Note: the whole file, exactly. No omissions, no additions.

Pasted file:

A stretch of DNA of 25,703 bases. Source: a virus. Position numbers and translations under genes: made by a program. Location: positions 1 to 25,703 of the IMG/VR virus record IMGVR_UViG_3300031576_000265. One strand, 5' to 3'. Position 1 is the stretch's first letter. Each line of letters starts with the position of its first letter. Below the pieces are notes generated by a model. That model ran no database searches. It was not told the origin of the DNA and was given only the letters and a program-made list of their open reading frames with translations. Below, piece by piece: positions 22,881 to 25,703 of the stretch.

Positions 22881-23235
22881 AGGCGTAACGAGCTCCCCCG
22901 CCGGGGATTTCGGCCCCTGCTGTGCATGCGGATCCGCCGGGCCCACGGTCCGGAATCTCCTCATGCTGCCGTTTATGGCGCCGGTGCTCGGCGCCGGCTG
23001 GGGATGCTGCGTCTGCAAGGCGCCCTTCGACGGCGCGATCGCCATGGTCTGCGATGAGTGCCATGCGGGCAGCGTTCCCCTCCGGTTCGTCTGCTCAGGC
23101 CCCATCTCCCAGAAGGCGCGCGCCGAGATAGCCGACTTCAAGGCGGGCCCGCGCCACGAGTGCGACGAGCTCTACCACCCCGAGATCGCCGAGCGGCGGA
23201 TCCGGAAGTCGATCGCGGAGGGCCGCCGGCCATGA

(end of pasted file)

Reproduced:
A stretch of DNA of 25,703 bases. Source: a virus. Position numbers and translations under genes: made by a program. Location: positions 1 to 25,703 of the IMG/VR virus record IMGVR_UViG_3300031576_000265. One strand, 5' to 3'. Position 1 is the stretch's first letter. Each line of letters starts with the position of its first letter. Below the pieces are notes generated by a model. That model ran no database searches. It was not told the origin of the DNA and was given only the letters and a program-made list of their open reading frames with translations. Below, piece by piece: positions 22,881 to 25,703 of the stretch.

Positions 22881-23235
22881 AGGCGTAACGAGCTCCCCCG
22901 CCGGGGATTTCGGCCCCTGCTGTGCATGCGGATCCGCCGGGCCCACGGTCCGGAATCTCCTCATGCTGCCGTTTATGGCGCCGGTGCTCGGCGCCGGCTG
23001 GGGATGCTGCGTCTGCAAGGCGCCCTTCGACGGCGCGATCGCCATGGTCTGCGATGAGTGCCATGCGGGCAGCGTTCCCCTCCGGTTCGTCTGCTCAGGC
23101 CCCATCTCCCAGAAGGCGCGCGCCGAGATAGCCGACTTCAAGGCGGGCCCGCGCCACGAGTGCGACGAGCTCTACCACCCCGAGATCGCCGAGCGGCGGA
23201 TCCGGAAGTCGATCGCGGAGGGCCGCCGGCCATGA